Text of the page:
Renato Adelino, Andre Carneiro, Marina Dias, Debora Mondaini, Carlos

Penafiel, Ines de Oliveira, Fabio de Souza, Joao Domingos, Lhaylla Crissaff,

Luiz Felipe Franca.

To all the Professors of the Mathematics Department at PUC-Rio for the

inestimable contribution to my education, specially Fred Palmeira.

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To my friends Diogo Haddad, Diogo Montes, Paula Abreu, Leandro

& Tatiana, Flavia Cordeiro, Beatriz Malajovich, Tania Vasconcelos, Sergio

Almaraz, Lucas Sigaud and Priscila Almeida.

To my grandmother Deliza Pagnoncelli and to my brother Eduardo

Pagnoncelli for always thinking I was doing something important.

To Neia for tolerating me all those years and for providing me my every

day food.

To my family and my wife’s family for the constant support.

To the staff of the Mathematics Department at PUC-Rio Katia, Creuza,

Ana, Orlando and Otavio for always being so nice to me.

To PUC-Rio, FUNENSEG and CAPES for the financial support.

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Abstract

Pagnoncelli, Bernardo K.; Tomei, Carlos; Ahmed, S.; Shapiro,A.; Bortolossi, Humberto Jose. Sample average approximation

for chance constrained programming. Rio de Janeiro, 2009.53p. TESE DE DOUTORADO — Department of Mathematics,Pontifıcia Universidade Catolica do Rio de Janeiro.

We study sample approximations of chance constrained problems through

the sample average approximation (SAA) approach and prove the related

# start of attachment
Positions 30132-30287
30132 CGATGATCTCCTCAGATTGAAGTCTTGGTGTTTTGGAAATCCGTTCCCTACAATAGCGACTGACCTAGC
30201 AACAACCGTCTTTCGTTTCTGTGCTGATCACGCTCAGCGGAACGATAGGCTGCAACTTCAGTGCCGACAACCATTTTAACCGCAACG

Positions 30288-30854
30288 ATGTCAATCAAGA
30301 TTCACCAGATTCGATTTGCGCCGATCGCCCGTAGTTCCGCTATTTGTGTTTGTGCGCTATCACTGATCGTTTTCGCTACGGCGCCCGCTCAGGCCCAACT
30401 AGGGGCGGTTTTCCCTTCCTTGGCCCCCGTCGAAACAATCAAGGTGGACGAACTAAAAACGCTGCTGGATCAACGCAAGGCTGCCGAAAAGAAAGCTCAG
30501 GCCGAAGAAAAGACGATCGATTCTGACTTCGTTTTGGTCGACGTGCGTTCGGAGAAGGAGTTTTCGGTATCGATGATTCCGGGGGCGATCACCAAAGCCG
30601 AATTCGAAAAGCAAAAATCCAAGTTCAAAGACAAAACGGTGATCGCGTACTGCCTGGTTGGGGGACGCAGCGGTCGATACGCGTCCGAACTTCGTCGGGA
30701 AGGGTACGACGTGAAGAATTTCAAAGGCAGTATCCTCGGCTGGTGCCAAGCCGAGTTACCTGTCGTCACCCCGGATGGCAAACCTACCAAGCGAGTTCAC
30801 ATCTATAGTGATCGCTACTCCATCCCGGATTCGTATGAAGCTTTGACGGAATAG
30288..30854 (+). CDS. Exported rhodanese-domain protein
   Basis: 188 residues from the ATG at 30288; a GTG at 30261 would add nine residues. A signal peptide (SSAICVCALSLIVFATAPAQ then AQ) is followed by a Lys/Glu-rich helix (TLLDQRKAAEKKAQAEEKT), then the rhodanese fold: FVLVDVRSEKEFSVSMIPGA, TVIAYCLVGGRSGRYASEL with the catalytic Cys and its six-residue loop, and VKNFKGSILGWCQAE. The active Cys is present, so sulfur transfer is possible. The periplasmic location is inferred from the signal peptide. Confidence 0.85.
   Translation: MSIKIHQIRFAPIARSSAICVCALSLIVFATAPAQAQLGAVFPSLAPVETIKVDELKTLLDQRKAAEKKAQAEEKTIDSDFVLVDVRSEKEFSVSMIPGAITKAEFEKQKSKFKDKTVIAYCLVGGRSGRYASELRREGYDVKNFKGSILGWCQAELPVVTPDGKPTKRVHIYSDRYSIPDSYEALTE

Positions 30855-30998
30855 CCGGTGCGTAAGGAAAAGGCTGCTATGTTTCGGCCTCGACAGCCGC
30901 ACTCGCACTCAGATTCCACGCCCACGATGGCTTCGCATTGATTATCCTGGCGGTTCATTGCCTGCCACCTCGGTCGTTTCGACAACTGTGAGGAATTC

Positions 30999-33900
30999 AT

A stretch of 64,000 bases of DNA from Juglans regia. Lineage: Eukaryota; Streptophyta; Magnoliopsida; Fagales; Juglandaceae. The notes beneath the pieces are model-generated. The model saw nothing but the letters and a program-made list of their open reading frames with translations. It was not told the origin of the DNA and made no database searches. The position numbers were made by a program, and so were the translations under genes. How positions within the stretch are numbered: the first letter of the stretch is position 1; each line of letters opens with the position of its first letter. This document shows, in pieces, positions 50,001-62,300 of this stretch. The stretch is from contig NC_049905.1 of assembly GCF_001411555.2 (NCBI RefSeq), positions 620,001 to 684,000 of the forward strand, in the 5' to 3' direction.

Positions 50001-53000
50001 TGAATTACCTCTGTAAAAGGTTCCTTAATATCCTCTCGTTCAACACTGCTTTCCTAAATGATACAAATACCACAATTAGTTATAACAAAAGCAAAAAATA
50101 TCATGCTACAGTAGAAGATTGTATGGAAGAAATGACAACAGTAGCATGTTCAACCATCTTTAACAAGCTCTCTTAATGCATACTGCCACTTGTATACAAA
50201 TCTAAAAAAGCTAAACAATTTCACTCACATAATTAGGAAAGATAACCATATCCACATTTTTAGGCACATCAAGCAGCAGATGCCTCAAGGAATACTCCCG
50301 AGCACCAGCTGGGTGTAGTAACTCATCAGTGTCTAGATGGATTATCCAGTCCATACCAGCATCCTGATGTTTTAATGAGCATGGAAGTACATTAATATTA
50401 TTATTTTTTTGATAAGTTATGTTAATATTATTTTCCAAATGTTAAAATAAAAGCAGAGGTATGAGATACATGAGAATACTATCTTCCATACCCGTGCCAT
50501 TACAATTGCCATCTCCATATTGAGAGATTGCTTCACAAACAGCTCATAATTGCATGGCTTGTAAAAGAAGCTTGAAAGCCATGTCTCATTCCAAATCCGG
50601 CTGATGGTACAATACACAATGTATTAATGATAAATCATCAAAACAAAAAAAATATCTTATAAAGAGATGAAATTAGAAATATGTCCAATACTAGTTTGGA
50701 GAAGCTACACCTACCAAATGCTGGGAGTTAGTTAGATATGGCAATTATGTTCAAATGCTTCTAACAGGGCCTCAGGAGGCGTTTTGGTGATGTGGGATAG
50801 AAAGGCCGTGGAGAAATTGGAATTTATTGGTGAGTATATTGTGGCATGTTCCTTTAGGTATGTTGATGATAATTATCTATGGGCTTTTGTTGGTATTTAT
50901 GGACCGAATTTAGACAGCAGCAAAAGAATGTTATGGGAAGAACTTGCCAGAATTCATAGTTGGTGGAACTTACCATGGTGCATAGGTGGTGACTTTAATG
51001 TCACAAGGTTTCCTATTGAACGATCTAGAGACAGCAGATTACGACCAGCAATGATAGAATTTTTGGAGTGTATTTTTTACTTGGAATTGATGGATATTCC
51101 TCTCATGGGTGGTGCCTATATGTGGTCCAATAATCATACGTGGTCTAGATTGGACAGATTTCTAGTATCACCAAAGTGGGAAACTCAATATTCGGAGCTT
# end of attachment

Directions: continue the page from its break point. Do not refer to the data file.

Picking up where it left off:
convergence properties. We discuss how to use the SAA method to obtain

good candidate solutions and bounds for the optimal value of the original

problem. In order to tune the parameters of SAA, we apply the method

to two chance constrained problems. The first is a linear portfolio selection

problem with returns following a multivariate lognormal distribution. The

second is a joint chance constrained version of a simple blending problem.

We conclude with a more demanding application of SAA methodology to

the determination of the minimum provision an economic agent must have

in order to meet a series of future payment obligations with sufficiently high

probability.

Keywords

Stochastic Programming. Chance Constraints. Sampling Methods.

Provisioning problem.

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Resumo

Pagnoncelli, Bernardo K.; Tomei, Carlos; Ahmed, S.; Shapiro, A.;Bortolossi, Humberto Jose. Metodo da aproximacao amostral

para restricoes probabilısticas. Rio de Janeiro, 2009. 53p.Tese de Doutorado — Departamento de Matematica, PontifıciaUniversidade Catolica do Rio de Janeiro.

Estudamos aproximacoes amostrais de problemas com restricoes proba-